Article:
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BUSINESS
July 22, 1993
First Maryland .. .. .. .. .. Ticker .. .. .. .. .. Yesterday'sBancorp.. .. .. .. .. .. .. .. Symbol* .. .. .. .. Cls. .. .. .. Chg... .. .. .. .. .. .. .. .. .. .. -- .. .. .. .. ..-- .. .. .. .. --Period endedJune 30 .. .. .. .. .. .. .. .. 2nd qtr. .. .. .. .. Year ago .. .. Chg.Net Income .. .. .. .. .. .. .. $31,020 .. .. .. .. $24,341.. .. ..+27.4%Primary EPS* .. .. .. .. .. .. .. NA .. .. .. .. .. .. NAAnnualized returnon assets .. .. .. .. .. .. .. .. 1.37% .. .. .. .. .. 1.11%Add.
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NEWS
By Arthur Hirsch, The Baltimore Sun and By Arthur Hirsch, The Baltimore Sun | July 28, 2013
You probably won't hear these buses coming. If they show up as expected on the Howard Transit Green Route in the spring of 2015, they'll be the first of their kind in Maryland to run a municipal loop. They will likely be greeted with fanfare, even if they won't make much noise themselves - since they'll run entirely on electricity. "They're very quiet," said John Powell, administrator for the county's Office of Transportation. "One of the interesting aspects of the electric buses is you hear everything else" but the engine.
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BUSINESS
By David Conn and David Conn,Sun Staff Writer | December 31, 1994
The senior management ranks at First Maryland Bancorp continued to thin as four more senior vice presidents left this month, further dampening the morale of veterans at the parent of Maryland's second-largest bank.The news of the four departures follows the loss of four other senior vice presidents in September, only one of whom left because of a new job. The latest cuts include the company's general counsel and corporate secretary, Gary W. Sutton. Communications chief Ronald C. McGuirk replaces Mr. Sutton as secretary, but spokeswoman Carol Dunsworth said the general counsel's job has not yet been filled.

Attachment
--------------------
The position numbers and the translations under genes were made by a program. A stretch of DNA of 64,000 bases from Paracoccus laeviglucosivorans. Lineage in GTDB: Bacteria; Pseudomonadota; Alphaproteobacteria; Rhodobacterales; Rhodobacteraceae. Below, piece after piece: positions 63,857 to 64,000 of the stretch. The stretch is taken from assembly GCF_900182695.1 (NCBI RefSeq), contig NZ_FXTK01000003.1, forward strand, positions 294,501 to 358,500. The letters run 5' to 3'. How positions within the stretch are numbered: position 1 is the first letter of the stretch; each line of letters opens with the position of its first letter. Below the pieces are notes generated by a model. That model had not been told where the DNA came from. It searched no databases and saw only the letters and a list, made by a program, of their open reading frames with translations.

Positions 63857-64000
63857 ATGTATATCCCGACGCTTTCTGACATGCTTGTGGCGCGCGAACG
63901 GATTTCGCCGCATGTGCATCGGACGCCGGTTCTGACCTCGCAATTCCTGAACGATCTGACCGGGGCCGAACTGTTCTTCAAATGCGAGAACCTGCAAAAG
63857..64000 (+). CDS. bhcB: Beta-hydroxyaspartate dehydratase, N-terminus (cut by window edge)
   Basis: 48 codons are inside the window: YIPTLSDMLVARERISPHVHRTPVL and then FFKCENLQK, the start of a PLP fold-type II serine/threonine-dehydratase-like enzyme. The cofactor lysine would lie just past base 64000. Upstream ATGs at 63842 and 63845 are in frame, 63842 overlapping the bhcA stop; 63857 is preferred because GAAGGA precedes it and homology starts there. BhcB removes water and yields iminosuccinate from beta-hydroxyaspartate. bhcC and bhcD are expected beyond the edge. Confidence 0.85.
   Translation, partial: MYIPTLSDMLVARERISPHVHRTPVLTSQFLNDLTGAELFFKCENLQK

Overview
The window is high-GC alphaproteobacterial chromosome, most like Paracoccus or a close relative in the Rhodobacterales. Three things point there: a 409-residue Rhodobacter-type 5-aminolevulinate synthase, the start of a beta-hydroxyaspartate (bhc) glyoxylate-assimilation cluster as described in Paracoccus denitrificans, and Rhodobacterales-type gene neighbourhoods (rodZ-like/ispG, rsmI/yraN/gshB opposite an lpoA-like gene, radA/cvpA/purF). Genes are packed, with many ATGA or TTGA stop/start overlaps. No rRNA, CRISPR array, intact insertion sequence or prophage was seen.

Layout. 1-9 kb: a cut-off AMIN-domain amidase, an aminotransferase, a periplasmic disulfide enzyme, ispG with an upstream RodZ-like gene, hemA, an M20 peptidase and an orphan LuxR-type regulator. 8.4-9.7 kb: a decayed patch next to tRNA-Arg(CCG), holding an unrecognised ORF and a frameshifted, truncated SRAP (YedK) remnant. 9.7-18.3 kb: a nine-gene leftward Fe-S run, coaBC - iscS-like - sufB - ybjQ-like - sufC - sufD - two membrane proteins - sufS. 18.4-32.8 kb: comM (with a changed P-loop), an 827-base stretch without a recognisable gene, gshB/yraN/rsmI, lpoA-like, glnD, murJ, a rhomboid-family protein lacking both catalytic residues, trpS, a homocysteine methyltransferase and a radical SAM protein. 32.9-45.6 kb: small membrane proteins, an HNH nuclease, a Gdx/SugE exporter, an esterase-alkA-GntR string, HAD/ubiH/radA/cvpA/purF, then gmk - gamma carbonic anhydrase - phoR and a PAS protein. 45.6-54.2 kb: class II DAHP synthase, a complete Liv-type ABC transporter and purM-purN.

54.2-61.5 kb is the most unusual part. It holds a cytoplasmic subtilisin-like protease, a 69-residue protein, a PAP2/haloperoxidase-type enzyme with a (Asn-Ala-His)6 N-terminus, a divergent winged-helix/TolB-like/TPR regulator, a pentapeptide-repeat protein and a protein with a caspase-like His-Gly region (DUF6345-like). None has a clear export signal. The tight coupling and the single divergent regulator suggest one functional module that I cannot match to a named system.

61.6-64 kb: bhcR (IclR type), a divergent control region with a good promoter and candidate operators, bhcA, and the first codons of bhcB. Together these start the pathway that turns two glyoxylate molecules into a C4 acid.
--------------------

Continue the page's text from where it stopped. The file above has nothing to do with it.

NEWS
By Benjamin Todd Jealous | June 2, 2013
The death penalty debate in Maryland is finally over. This spring's decision by the General Assembly to replace the death penalty with life without parole was cemented last week, when right-wing activists failed to muster enough signatures to force the issue onto the ballot. We, the people of Maryland, have sent a clear and firm message: capital punishment belongs in our past, not our future. In doing so, we have joined New Jersey, New York, New Mexico, Illinois and Connecticut as the sixth state in six years and 18th in the nation to abolish the death penalty.
BUSINESS
By David Conn and David Conn,Sun Staff Writer | June 21, 1994
Frank P. Bramble Sr., the newly hired chief executive officer of First Maryland Bancorp, is prepared to launch a series of changes aimed at cutting costs, improving profitability and preparing the quiet banking company for an aggressive expansion campaign, according to executives inside and close to First Maryland.Mr. Bramble, who helped pull MNC Financial Inc. from the brink of a federal takeover before its acquisition by NationsBank, is likely to replace some of the executive staff at First Maryland with his former colleagues at MNC.The company, owned by the Allied Irish Group PLC in Dublin, Ireland, is the parent of the First National Bank of Maryland, the state's second largest banking company.
BUSINESS
By David Conn and David Conn,Sun Staff Writer | July 3, 1994
The anticipated executive-level changes at First Maryland Bancorp, where new chief executive officer Frank P. Bramble Sr. is beginning to remake the $10 billion institution, are under way.The first of those arrived last week with the retirement of Joseph E. Peters and William T. Murray III, two of five executive vice presidents at First Maryland, which owns the state's second largest bank, First National Bank of Maryland.Mr. Peters, 56, has overseen the bank's branch system, including retail and commercial lending, real estate, and the credit card and mortgage subsidiaries.
BUSINESS
By Ross Hetrick | January 23, 1992